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Bachmann announce FFA/FGA early container flats





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#51 hmrspaul

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Posted 22 July 2014 - 23:42



Boxes seem to be an undernourished subject as far as models and research matter goes. It's very difficult to find period photos of them compared to other freight stock. Even PBs site is a little thin (no complaints :no: ) 

Too young! Very difficult to access Freightliner depots, Netto Rail has learnt all they know about turning the railways into no go areas from Freightliner :jester:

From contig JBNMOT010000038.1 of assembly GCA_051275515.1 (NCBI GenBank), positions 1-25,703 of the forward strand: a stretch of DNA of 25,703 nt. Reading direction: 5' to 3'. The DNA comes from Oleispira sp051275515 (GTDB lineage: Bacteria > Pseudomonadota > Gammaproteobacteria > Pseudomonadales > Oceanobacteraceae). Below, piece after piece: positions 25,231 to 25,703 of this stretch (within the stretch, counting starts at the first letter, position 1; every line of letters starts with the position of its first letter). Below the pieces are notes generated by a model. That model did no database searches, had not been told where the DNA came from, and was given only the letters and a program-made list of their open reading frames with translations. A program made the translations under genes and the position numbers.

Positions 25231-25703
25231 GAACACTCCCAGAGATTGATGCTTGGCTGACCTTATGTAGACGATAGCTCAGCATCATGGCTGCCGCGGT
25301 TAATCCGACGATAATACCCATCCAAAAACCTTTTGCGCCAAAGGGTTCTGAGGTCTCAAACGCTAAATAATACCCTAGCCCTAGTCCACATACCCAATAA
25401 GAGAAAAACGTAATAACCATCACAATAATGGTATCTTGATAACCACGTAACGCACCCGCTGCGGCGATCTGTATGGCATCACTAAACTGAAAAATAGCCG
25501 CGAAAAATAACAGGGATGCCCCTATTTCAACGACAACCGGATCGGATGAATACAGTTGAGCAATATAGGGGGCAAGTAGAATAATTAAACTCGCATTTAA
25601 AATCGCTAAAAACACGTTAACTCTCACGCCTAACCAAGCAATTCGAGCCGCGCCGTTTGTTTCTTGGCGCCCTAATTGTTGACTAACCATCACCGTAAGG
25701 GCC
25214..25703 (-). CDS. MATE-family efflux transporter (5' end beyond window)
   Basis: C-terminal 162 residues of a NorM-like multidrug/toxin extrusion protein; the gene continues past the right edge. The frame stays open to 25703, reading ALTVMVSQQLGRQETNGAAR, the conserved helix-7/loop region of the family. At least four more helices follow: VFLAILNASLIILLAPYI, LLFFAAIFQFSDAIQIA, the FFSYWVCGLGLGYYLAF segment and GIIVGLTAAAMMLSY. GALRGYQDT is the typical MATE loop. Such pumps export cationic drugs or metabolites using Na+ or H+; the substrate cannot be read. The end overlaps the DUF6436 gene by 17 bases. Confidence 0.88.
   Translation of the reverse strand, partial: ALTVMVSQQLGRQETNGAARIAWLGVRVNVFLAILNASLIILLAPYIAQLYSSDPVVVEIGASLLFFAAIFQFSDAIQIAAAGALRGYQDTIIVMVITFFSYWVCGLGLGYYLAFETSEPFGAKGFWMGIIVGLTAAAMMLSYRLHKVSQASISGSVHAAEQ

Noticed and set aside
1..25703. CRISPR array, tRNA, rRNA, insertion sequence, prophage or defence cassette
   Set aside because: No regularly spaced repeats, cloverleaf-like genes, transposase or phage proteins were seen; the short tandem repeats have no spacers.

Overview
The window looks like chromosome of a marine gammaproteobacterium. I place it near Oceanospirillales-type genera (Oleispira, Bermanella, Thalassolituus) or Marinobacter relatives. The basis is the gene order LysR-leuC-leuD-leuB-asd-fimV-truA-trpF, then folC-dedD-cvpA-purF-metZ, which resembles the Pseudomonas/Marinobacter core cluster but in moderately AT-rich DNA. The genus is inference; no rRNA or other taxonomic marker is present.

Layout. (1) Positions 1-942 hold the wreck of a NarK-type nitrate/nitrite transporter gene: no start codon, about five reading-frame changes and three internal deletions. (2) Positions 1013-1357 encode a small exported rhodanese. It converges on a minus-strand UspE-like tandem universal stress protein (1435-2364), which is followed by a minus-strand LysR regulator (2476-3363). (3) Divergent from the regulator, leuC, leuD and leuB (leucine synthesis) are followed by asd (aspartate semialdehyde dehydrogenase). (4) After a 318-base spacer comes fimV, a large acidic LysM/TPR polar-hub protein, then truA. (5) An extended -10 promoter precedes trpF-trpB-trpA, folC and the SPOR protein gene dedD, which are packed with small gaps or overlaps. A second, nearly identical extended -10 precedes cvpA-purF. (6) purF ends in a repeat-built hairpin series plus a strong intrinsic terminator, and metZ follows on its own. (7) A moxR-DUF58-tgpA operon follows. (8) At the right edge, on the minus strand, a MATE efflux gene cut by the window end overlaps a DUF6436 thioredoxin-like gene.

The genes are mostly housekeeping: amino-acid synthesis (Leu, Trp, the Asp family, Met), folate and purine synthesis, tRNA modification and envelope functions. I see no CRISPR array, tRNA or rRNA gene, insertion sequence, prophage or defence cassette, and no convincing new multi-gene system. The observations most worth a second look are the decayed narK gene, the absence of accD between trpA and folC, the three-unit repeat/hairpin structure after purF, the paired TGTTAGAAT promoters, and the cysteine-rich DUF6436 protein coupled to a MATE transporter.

We are helping Bachmann all we can; there are sources of info on early containers which are not so obvious. And I think it is reasonable to say that although BR was at the forefront of the international development of the container they found it difficult to predict where it would go. So the NCB coal container didn't go anywhere for a generation; liquids and even more so dry powder were foreseen as a development area heavily canvassed in early publicity and that was very very slow to develop, and importantly  it was seen as an internal freight carrier (this partially failed, many small depots opened and closed) and were simply overwhelmed by the maritime developments. Don't overlook that an absolute fortune had been spent on 'RCH' standard containers and conflats towards the end of the 1950s [and a surprising number of experiments] and there was resistence to accepting that it was a Dodo only 6 years later, so the change  was resisted by a lot of the BR operators [I read a Yahoo site where professional railwaymen have been vitriolic about this change from the 4ton container!].